Outreach Coordinator lights up young minds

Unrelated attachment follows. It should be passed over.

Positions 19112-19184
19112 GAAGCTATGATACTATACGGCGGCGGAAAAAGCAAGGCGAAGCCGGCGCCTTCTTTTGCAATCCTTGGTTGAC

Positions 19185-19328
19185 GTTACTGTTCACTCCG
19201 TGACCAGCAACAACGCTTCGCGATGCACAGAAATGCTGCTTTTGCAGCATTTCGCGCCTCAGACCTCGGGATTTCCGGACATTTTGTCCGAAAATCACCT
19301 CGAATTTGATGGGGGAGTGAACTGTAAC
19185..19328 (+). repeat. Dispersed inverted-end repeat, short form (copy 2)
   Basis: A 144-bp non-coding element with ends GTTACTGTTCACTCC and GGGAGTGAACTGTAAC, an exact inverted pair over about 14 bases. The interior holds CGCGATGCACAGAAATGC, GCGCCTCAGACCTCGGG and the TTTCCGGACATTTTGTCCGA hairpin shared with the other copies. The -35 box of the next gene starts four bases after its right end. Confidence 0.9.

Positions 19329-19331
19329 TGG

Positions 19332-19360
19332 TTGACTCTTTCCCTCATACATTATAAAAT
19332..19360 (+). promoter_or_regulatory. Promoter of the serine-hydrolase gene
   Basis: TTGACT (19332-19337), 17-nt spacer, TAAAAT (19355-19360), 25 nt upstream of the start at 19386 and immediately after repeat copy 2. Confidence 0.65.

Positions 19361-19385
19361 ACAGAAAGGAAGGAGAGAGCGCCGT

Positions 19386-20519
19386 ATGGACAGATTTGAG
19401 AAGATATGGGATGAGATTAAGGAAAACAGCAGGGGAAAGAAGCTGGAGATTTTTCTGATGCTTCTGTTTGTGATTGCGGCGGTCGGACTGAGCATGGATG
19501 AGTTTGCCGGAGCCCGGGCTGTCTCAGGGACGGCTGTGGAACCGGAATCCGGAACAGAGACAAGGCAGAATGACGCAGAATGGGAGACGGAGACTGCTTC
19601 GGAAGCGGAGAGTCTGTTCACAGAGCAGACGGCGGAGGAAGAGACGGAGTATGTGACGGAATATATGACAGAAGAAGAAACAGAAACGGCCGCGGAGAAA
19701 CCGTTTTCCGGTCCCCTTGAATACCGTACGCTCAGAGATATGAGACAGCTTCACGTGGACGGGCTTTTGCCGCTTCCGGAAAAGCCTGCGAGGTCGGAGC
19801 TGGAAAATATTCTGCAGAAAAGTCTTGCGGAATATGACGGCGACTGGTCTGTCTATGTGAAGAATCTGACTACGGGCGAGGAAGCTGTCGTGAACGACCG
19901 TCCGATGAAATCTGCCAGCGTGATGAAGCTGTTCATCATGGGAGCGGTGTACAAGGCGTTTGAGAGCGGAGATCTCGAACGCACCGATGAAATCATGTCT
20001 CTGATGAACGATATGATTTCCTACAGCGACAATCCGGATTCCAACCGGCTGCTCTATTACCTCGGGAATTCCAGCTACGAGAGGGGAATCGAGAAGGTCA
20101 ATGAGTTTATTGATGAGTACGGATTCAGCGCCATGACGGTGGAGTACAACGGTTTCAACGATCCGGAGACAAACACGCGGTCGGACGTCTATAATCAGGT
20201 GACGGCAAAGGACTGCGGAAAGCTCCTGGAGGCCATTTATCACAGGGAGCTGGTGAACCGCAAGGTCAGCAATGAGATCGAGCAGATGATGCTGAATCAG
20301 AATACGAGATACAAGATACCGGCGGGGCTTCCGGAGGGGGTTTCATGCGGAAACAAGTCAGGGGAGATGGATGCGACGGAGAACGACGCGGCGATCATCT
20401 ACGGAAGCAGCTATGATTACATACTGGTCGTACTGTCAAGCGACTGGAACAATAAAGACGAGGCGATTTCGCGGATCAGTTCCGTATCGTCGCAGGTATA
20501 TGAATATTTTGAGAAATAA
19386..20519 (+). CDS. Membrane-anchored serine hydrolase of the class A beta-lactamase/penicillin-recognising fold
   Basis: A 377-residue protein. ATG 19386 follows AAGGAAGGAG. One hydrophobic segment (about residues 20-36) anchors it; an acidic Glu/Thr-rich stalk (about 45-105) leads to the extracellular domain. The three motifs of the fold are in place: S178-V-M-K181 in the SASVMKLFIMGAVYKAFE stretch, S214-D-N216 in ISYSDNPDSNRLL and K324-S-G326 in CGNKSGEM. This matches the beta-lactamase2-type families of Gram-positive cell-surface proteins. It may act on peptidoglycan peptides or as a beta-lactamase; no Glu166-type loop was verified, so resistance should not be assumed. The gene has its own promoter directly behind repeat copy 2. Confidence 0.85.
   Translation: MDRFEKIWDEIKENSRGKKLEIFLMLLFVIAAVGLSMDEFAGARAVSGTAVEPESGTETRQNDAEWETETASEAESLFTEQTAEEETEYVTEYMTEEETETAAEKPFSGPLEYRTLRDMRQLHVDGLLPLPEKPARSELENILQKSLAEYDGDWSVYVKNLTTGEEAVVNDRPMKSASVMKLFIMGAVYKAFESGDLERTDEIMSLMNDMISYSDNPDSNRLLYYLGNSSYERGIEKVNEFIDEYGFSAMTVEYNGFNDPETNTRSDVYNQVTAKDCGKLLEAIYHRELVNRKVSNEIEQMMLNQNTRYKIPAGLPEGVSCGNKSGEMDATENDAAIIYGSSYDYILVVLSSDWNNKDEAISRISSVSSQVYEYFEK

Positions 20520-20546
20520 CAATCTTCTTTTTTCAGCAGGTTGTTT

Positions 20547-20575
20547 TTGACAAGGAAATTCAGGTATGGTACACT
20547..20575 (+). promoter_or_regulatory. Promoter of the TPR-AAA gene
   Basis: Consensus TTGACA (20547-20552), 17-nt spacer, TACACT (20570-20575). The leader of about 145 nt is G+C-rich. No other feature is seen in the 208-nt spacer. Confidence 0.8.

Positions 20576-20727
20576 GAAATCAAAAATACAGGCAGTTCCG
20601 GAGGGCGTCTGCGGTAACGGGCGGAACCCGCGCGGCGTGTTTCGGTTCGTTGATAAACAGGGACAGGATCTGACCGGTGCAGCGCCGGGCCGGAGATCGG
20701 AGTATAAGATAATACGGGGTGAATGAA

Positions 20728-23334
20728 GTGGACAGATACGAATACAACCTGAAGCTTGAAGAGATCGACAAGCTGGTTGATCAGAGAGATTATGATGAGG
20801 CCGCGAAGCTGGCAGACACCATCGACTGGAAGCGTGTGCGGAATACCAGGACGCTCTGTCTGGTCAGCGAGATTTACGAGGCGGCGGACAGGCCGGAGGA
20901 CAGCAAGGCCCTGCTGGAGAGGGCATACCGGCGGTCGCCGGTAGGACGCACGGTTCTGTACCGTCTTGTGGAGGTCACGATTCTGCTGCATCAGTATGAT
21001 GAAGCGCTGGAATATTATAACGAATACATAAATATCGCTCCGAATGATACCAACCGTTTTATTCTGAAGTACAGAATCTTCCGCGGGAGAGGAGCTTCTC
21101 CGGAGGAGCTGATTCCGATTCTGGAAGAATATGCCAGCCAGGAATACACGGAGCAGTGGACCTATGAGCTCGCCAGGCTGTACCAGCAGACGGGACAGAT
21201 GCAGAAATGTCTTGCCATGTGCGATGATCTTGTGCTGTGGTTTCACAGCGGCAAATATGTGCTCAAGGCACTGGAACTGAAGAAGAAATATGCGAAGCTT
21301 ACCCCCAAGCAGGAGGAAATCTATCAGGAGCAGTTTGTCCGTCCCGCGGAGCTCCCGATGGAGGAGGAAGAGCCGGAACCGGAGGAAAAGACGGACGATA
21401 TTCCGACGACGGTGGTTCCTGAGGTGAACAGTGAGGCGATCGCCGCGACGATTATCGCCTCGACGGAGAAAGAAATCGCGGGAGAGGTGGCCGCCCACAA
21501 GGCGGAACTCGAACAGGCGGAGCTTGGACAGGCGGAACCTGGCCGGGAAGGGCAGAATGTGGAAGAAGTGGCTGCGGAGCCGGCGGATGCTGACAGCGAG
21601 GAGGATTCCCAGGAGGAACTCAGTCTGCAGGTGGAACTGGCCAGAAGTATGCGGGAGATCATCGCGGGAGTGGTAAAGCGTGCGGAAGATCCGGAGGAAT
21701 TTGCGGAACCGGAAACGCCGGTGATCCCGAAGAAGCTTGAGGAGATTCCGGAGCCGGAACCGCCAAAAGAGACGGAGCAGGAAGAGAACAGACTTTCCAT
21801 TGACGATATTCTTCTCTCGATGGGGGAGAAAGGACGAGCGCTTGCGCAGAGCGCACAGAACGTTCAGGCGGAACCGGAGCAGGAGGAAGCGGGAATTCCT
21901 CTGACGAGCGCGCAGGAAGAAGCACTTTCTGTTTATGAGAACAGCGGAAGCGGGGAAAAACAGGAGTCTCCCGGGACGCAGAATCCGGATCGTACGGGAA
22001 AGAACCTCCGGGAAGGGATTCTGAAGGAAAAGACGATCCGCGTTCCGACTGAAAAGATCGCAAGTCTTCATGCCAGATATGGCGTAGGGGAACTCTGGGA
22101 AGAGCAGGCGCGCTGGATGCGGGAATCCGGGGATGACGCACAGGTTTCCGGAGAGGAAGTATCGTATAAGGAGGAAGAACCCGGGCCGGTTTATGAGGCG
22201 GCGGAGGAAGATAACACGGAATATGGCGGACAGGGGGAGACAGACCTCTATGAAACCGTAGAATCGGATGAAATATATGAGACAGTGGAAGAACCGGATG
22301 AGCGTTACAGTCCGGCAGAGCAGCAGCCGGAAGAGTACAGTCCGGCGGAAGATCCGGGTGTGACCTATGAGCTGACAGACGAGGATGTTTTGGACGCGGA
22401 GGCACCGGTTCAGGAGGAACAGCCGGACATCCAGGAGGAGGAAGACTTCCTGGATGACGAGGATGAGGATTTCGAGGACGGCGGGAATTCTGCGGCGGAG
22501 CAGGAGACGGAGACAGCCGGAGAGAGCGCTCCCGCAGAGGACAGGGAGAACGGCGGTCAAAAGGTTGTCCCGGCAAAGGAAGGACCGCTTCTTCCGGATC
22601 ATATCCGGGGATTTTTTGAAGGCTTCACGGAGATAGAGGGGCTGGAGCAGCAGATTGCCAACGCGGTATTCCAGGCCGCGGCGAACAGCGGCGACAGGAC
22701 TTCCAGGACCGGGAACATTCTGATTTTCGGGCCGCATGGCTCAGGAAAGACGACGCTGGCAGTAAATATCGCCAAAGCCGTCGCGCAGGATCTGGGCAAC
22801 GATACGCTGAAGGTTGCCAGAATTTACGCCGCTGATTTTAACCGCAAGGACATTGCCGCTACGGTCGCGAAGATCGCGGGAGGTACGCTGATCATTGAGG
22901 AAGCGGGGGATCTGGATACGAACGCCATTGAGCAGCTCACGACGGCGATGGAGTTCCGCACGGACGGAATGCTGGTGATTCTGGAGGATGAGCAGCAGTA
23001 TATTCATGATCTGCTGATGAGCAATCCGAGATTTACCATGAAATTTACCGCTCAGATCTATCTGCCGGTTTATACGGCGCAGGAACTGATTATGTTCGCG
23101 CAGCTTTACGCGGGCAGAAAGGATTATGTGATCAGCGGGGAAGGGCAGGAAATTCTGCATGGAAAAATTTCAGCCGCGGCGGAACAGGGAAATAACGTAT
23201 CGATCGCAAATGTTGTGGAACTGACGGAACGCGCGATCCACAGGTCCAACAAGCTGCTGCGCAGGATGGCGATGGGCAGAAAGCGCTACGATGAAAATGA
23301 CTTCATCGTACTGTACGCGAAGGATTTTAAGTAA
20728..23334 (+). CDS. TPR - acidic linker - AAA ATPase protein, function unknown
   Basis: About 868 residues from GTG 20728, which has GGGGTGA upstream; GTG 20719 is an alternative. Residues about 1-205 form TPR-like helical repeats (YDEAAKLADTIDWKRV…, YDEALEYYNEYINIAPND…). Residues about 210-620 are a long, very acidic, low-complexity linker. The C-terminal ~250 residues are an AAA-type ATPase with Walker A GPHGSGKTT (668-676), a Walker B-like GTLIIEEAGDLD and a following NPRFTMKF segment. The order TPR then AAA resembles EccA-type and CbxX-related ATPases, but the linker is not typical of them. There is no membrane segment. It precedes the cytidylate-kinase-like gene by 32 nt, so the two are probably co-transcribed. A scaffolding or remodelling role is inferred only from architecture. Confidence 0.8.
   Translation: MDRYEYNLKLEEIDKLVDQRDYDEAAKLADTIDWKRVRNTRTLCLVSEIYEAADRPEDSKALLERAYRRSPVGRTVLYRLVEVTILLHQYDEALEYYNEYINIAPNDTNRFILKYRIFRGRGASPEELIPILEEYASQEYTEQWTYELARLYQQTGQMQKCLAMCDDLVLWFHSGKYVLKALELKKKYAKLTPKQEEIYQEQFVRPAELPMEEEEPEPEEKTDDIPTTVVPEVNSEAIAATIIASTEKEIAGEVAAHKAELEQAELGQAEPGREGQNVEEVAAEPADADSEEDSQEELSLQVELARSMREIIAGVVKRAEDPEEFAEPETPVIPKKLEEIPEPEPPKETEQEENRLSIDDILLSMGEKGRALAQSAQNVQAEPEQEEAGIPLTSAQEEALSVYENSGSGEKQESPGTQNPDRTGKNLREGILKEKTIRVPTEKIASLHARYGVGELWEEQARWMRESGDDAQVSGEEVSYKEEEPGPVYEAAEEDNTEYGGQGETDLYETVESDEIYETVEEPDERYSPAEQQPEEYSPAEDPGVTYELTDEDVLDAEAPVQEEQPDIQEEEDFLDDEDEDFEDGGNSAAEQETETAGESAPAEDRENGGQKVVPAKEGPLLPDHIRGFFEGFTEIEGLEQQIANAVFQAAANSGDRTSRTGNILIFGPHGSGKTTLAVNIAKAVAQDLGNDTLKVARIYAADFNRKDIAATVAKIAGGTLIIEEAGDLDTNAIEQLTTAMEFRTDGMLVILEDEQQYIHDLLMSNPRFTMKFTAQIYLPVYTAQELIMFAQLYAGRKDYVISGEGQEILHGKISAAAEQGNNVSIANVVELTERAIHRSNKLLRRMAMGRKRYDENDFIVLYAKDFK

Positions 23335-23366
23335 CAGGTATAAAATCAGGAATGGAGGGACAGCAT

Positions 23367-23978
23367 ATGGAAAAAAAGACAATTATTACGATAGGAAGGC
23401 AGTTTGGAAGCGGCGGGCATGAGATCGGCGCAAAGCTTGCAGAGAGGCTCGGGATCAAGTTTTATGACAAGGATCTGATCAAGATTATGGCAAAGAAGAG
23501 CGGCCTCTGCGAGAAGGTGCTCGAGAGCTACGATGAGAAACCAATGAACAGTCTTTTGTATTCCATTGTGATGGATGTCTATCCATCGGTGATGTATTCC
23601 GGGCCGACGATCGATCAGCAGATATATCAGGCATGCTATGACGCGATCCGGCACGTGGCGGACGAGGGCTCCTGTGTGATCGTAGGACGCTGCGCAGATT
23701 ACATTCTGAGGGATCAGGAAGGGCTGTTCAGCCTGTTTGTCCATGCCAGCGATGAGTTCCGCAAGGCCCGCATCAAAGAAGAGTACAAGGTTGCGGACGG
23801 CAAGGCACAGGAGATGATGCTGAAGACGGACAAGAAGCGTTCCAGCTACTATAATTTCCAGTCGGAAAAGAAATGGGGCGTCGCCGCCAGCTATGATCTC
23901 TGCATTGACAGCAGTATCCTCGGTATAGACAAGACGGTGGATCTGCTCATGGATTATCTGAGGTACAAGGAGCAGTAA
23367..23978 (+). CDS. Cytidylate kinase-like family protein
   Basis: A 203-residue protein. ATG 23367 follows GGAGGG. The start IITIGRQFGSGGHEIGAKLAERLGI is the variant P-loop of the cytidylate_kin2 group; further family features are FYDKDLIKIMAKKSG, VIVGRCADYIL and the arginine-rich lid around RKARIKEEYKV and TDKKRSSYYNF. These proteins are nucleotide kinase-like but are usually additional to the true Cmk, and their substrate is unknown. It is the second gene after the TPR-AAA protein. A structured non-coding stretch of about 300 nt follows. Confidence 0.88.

29 Feb 2016 - 09:05:28 in AchievementJohn Barrow is enthusiastic about his mission for 2016: to connect with New Zealand's young people and get them excited about technology. “We have to show it to the students, let them play with it, encourage their crazy ideas and help them to make it a reality”, says John, the newly-appointed School of Engineering and Computer Science Outreach Coordinator. Outreach combines student workshops and personal development for schoolteachers with tours of the Victoria University campus and support to hold events. The aim is to encourage students with a passion for computing, technology, science and maths into tertiary education by showing them the diverse range of courses and careers available to them through the University. John began in the temporary position of Outreach Coordinator in 2015 and has now signed on permanently. He brings an interesting mix of real world IT and teaching experience to the role and has 24 industry-related exams behind him. So what drew John to the Outreach job? “The University offers a great working environment and capable colleagues, not to mention the latest technology and support to make things happen”, says John. “The best part is seeing young students click on to a concept and get enthusiastic about the opportunities open to them.” In 2015, John visited a number of schools up to Hawke's Bay and hosted hundreds of students at Victoria. He also attended a national robotics competition for children called Robocup and worked alongside school staff in Canterbury and Otago. “It was a real eye-opener to experience first-hand the technology buzz happening in our communities”, says John. And if that wasn't enough, John delivered a successful technology pilot programme at Avalon Intermediate. Topics covered included Scratch (a programming language for children), drones, graphics and cryptography (the art of writing and solving code). “It was nice to have regular contact, build relationships and see the students really grab the technology and play with it”, says John. “At the Kapiti Robot competition I was really impressed to see year 10 students making robots to navigate a maze - that's what we get our first year university students to do!” Now John's goal is to develop lesson plans to support teachers who deliver digital technology standards in schools. This means teachers can strengthen students' core maths and science skills by delivering a set of ten lessons, a resource that follows on from John's introductory workshops. John also plans to set up more events and competitions, such as involvement in Wellington's LUX light festival, and encourage technology education in school productions, code clubs, robotics clubs and 'extra for experts' sessions. “Technology will be a big part of their world, so let them own it and make it brilliant”.